|San Joaquin College of Law|
|Dean||Janice L. Pearson|
|Faculty||7 full-time; 35 adjunct|
|Location||Clovis, CA, USA|
|Colors||Black & Silver|
San Joaquin College of Law (SJCL) is a private, non-profit law school in Clovis, California. It was founded in Fresno in 1969 by a group of San Joaquin Valley judges and attorneys because no accredited law school existed in the area. The school began instruction in 1970.
In December 1996, SJCL relocated to a new facility, the original Clovis High School building, which was built in 1920. Melding the old and the new, the renovated historic building allows the school to expand. The new facility includes a new courtroom and lecture hall, greatly enlarged library and computer facility, and modern classrooms, while retaining the campus feel of the school campus. There remains no comparable institution for 120 miles in any direction.
SJCL claims more than 28% of the total practicing lawyers in the Fresno area are SJCL graduates, including 46% of women and 35% of minority lawyers.
The San Joaquin College of Law is now concentrating its efforts on obtaining American Bar Association (ABA) accreditation. SJCL is currently approved by the Committee of Bar Examiners of the State Bar of California, and accredited by the Western Association of Schools and Colleges (WASC), The school expects to seek ABA accreditation in the near future. During 2003-2006, its first time bar passage rate ranged from 28 to 49 percent. Thus far, 88% of its graduates have eventually passed the California Bar examination.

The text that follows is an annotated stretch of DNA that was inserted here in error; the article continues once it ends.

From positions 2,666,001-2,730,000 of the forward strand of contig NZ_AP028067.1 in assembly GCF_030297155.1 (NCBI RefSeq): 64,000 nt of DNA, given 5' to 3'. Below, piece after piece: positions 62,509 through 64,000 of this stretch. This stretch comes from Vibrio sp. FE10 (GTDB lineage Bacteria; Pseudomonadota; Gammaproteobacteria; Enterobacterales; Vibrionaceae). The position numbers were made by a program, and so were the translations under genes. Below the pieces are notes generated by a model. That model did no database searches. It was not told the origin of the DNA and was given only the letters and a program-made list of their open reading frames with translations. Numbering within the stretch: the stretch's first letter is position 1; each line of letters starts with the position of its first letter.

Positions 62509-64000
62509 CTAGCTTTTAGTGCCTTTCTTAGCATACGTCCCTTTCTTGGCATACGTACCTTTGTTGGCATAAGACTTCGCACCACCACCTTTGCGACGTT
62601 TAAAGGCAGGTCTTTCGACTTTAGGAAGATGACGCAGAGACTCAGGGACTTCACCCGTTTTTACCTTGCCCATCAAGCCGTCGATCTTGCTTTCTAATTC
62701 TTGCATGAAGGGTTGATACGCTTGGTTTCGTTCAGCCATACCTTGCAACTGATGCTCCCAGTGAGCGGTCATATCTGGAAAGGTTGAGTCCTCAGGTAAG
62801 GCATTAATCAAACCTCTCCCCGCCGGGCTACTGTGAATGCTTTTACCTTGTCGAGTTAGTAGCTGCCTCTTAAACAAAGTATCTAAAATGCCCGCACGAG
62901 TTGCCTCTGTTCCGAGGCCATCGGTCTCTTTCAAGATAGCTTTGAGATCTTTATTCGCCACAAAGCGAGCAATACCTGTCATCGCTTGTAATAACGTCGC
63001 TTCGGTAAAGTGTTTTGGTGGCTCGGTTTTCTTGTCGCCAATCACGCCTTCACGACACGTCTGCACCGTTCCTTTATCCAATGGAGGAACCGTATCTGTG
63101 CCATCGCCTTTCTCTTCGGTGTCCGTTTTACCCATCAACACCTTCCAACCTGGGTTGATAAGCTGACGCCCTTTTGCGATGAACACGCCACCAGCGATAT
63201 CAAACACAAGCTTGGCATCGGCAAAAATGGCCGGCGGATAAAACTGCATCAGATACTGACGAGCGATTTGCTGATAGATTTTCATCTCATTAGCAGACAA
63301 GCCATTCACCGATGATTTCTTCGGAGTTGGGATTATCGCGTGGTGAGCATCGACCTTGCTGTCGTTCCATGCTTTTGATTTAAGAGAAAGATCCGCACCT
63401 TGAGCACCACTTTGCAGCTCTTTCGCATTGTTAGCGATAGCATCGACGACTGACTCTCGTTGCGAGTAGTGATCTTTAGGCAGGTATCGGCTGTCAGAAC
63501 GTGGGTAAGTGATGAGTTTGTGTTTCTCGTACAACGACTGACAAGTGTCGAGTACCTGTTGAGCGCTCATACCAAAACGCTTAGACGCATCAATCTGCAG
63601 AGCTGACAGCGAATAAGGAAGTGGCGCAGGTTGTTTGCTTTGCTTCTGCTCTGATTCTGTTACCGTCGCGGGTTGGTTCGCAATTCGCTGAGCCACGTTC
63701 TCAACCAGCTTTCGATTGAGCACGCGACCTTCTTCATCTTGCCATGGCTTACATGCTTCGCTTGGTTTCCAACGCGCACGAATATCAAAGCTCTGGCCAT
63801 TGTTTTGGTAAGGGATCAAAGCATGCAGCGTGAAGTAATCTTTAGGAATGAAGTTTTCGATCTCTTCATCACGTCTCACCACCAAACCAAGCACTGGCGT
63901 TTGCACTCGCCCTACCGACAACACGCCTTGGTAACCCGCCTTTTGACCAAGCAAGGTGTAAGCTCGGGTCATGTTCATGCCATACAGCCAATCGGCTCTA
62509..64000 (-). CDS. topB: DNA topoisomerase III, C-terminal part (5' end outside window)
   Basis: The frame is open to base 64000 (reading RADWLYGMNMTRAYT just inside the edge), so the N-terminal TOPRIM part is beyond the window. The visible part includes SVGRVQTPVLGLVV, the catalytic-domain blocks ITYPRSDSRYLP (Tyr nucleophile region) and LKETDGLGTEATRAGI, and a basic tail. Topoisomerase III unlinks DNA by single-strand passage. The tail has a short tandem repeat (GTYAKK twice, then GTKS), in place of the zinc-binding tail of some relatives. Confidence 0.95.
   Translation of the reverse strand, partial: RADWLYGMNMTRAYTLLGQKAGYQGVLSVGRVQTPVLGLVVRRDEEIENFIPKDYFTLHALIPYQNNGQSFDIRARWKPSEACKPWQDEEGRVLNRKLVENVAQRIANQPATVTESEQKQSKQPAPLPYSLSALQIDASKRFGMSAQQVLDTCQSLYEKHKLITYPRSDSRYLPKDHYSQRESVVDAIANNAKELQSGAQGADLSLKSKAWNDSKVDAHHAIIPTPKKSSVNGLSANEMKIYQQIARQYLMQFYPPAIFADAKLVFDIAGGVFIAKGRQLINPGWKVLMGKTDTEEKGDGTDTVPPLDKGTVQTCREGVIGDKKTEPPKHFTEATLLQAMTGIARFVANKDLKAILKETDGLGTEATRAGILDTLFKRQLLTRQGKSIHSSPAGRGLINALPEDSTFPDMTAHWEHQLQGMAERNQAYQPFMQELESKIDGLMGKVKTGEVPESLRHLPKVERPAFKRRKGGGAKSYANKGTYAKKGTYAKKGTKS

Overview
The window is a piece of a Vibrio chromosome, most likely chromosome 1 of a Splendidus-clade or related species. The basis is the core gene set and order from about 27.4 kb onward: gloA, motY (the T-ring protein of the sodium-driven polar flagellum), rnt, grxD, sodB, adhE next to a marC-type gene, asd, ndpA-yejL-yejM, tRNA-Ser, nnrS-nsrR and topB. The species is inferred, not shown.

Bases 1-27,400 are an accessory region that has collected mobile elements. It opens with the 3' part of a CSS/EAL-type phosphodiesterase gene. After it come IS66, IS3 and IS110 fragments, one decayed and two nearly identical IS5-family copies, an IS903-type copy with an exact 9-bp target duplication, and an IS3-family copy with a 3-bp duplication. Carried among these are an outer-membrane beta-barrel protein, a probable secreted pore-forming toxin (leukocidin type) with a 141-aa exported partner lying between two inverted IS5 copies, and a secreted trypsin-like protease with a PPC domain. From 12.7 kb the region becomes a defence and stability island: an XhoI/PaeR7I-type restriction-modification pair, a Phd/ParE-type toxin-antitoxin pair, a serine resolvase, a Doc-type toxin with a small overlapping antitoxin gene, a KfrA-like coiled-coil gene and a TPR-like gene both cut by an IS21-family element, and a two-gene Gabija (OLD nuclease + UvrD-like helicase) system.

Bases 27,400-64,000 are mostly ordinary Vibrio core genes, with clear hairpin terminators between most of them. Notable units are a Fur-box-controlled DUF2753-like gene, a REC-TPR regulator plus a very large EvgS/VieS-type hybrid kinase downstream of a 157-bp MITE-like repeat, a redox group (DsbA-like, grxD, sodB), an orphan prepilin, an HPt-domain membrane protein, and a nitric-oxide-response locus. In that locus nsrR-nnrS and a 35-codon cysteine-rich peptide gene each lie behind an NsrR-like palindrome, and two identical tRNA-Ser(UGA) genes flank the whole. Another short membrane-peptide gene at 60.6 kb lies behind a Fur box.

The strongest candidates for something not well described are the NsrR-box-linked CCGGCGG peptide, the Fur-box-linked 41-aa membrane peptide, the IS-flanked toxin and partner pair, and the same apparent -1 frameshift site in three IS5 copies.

The San Joaquin Agricultural Law Review (SJALR), published by SJCL students, circulates nationwide. Recently, the California Supreme Court cited a SJALR comment written by Deborah Boyett, 2000-01 Editor-in-Chief, in its opinion dealing with generic commodity advertising. (See Gerawan Farming, Inc. v. Lyons (Nov. 27, 2000, S080610) 2000 Cal. Lexis 8927. Moreover, SJALR has received critical attention on numerous occasions from the National Law Journal.
Students and faculty of San Joaquin College of law provide free alternative dispute resolution services in family law property disputes. They meet with husband and wife in the mediation setting to help them negotiate a legal agreement while avoiding the time and expense of going to court. In their role as mediators, they do not represent either party, nor do they represent the parties jointly. Their task is to help guide people to a mediated settlement of their family law property dispute. Once an agreement is negotiated, they will prepare a copy for each participant to review with an attorney of choice and for filing with the court when signed.